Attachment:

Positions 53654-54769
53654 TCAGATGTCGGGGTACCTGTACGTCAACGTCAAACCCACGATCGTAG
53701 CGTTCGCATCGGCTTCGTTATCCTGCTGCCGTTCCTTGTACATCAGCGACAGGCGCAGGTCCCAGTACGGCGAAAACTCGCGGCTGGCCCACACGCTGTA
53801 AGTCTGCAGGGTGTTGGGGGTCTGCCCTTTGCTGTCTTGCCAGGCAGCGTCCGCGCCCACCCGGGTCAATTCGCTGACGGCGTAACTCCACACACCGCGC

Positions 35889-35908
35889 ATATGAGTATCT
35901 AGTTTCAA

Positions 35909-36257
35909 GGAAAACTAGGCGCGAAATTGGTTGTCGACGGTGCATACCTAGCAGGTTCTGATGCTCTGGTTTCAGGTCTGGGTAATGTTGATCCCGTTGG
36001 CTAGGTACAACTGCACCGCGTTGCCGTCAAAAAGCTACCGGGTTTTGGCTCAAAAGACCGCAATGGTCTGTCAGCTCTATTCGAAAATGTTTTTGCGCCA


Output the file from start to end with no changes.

Positions 53654-54769
53654 TCAGATGTCGGGGTACCTGTACGTCAACGTCAAACCCACGATCGTAG
53701 CGTTCGCATCGGCTTCGTTATCCTGCTGCCGTTCCTTGTACATCAGCGACAGGCGCAGGTCCCAGTACGGCGAAAACTCGCGGCTGGCCCACACGCTGTA
53801 AGTCTGCAGGGTGTTGGGGGTCTGCCCTTTGCTGTCTTGCCAGGCAGCGTCCGCGCCCACCCGGGTCAATTCGCTGACGGCGTAACTCCACACACCGCGC

Positions 35889-35908
35889 ATATGAGTATCT
35901 AGTTTCAA

Positions 35909-36257
35909 GGAAAACTAGGCGCGAAATTGGTTGTCGACGGTGCATACCTAGCAGGTTCTGATGCTCTGGTTTCAGGTCTGGGTAATGTTGATCCCGTTGG
36001 CTAGGTACAACTGCACCGCGTTGCCGTCAAAAAGCTACCGGGTTTTGGCTCAAAAGACCGCAATGGTCTGTCAGCTCTATTCGAAAATGTTTTTGCGCCA